Teachers Day

Happy Teachers’ Day!

The air today seems to be carrying some positivity with it. Perhaps that’s why I feel like scribbling down some of my random thoughts on a piece of paper; trying to overcome my writer’s block (which actually is my excuse for laziness). Sitting in class while the teacher delivers his lecture, I look around my classroom and only see “grown-ups” sitting all around me. ‘We all have come a long way,’ I say to myself. From all the scolding and beatings in school to the lectures on maturity in college – we have faced it all. Bravo, I say!

And then suddenly, I am reminded of today’s date. It’s the 4th today. So that means it’ll be the 5th of September tomorrow, which is Teachers’ Day. On thinking about Teachers’ Day, I have a flashback. I lose myself to the memories of the past. There I see myself, as a small kid, running through the school corridors, laughing. As I’m running, I fall down. I hurt my knees. Tears trickle down my cheeks. One of my teachers comes to my aid. She picks me up and holds me close to her, and whispers soothing words into my ear and makes me feel better.

Teachers – what an important role they’ve played in my life.

I have faint memories of that first year in school. I’d always see my class teacher smiling at me, even when I often disturbed the whole class with my constant crying and shouting, wanting to go home. I remember how the teacher would hold my hand when my fingers failed to write some letters of the English alphabet. I remember, faintly though, how my teacher tried to calm me down, and explained that the school was like home and the teachers like parents. I remember the teacher who tried to get me talking to other kids in the class when I was too shy to talk to them. I remember the teacher who scolded me when I threw pieces of paper on the classroom floor even when the dustbin was just a few steps away. At home, I took things for granted; I’d wait for my mom to pick up the things I threw on the floor and expected her to.

I remember the teacher who tried to help me overcome my fear of public speaking. The very thought of facing an audience made me shiver from head to toe. Yet, she was adamant to help me and persuaded me to participate. During a competition, when it was my turn to speak on stage, my mind went completely blank; I totally forgot my speech. I ran off stage crying, telling myself that I’d never ever try to speak publicly on stage again. I remember that teacher speaking to me at length the next day, encouraging me and telling me that it did not matter if I did not win, what mattered was to overcome my fear to speak in public. These words became so important to me. She got me to speak again, and to everyone’s surprise, including my own, I won a prize in public speaking. I learnt an important lesson that day – if we fail in something, things work out only if we try over and over again. Giving up is never an option.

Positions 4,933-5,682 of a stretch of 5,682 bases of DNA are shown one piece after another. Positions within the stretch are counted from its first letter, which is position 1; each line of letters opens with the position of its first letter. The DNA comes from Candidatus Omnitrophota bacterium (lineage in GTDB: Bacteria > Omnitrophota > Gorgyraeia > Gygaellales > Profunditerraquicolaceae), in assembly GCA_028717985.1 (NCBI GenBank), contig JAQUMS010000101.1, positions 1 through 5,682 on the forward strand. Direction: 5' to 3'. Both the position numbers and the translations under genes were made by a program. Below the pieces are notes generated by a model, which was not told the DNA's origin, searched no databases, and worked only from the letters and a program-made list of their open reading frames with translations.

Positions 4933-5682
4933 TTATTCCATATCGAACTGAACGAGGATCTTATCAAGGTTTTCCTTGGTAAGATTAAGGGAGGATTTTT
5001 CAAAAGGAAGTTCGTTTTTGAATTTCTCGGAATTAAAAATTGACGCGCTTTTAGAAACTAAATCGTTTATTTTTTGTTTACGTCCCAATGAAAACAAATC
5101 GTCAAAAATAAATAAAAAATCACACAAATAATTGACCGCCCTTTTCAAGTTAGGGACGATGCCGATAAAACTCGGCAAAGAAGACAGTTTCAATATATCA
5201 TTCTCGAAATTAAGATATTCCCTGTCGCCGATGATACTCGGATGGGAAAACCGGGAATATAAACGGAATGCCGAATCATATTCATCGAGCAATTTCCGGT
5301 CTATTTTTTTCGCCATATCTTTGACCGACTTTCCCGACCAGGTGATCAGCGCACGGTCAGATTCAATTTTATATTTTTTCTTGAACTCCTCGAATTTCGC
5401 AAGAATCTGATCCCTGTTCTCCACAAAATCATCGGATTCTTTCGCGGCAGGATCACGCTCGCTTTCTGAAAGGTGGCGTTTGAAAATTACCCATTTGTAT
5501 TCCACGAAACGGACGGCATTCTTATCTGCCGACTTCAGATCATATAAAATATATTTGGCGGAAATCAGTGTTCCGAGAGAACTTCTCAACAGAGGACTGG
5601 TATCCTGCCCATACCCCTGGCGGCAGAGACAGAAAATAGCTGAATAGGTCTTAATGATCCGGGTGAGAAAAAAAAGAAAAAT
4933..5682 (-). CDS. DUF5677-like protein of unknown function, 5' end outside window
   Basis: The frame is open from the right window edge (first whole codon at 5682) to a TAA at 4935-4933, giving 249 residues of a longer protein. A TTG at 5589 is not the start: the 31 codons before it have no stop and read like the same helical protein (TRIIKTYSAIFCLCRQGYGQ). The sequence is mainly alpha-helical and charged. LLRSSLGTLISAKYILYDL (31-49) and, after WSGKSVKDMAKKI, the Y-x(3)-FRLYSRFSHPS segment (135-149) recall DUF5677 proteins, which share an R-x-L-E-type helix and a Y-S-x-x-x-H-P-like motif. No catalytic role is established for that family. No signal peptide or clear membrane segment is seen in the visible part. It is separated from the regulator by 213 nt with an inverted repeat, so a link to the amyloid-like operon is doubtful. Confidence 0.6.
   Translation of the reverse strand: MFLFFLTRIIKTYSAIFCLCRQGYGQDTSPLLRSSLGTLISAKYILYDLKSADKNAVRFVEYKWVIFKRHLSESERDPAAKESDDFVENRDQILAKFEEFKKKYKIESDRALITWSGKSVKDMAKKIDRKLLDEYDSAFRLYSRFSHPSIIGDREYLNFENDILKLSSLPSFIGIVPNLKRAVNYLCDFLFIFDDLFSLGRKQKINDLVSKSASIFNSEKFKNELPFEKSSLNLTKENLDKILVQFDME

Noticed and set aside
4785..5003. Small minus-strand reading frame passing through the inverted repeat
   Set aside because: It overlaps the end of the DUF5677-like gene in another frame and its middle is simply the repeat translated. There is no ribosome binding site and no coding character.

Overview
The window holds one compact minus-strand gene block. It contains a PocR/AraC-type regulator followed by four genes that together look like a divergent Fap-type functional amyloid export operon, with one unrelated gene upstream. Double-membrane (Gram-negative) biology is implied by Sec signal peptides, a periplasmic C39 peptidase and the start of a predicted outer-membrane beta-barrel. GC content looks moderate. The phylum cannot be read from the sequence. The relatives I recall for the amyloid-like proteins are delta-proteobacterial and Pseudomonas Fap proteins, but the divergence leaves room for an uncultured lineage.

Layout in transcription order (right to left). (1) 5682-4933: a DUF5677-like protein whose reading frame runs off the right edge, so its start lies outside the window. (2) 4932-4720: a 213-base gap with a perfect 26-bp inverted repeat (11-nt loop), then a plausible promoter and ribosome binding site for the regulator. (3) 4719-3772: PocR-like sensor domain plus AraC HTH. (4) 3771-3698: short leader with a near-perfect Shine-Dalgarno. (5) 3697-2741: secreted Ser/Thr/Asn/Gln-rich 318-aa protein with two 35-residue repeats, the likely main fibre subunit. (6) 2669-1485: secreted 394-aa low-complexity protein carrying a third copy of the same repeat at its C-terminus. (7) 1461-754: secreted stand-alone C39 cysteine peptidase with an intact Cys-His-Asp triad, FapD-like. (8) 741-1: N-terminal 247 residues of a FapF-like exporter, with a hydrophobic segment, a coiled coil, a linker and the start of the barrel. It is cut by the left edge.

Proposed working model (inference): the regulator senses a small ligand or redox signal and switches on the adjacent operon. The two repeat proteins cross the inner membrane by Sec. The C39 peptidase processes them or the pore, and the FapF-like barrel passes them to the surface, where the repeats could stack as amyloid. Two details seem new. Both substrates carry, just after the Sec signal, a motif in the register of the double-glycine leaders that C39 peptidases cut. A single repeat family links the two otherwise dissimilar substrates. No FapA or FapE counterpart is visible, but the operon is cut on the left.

Then there were some teachers I didn’t like. I remember the teacher who made me stand outside the class for half an hour as punishment for chewing gum in the class, a habit I got rid of only recently. I remember the teacher who slapped me when I scored a zero in my Mathematics test. I suffered from Mathematics phobia in my early school days which was followed by a phobia of physics and chemistry too. But then how can I forget those teachers who helped me find ‘solutions’ to all the ‘problems’ of these not-so-interesting subjects for me. Solutions are there for all your problems, you only need to put in sincere efforts to find them — another lesson I learnt from my teachers that I can’t forget.

There was a teacher who helped me with grammar and writing; without his help, I wouldn’t have been able to write this article. I remember the teacher whose way of speaking and reading Urdu made me fall in love with Urdu poetry. They were teachers who were more like good friends than teachers. I was so comfortable around them. They were truly the ‘friend, philosopher and guide’ types, like we read in essays about the qualities of a good teacher.

And then there were some who’d keep scolding me for no reason. And I didn’t particularly like them.

At all stages of life I’ve found teachers who greatly encouraged me and some who were discouraging too. But now when I look back, I realize that their discouragements became encouragements for me. Maybe they did so deliberately; perhaps they knew it would only strengthen my resolve to achieve something.

To all those teachers from school and college, to my parents who taught me to take the first step while holding my hand, and to everyone else I have learnt something from, all I can say in return is a big, heartfelt THANK YOU. Thank you for inspiring me, for correcting me, for making me learn some valuable lessons of life without me realizing them on my own at the time. Thank you for helping me overcome my worst fears. Thank you for being my teacher. I value you truly, not just on Teachers’ Day but every day. Thank you for being there by my side and helping me learn the difference between good and bad. Thank you for making me capable enough to make my own choices in life.

And as I finish this, I realize how my teachers have helped me yet again – I don’t have a writer’s block anymore!

Happy Teachers’ Day!

About Samreen Mushtaq

Samreen Mushtaq is a Staff Writer for Jamia Journal, and a PhD student in the Department of Political Science. She can be reached via email at: samreen_mushtaq[at]ymail.com

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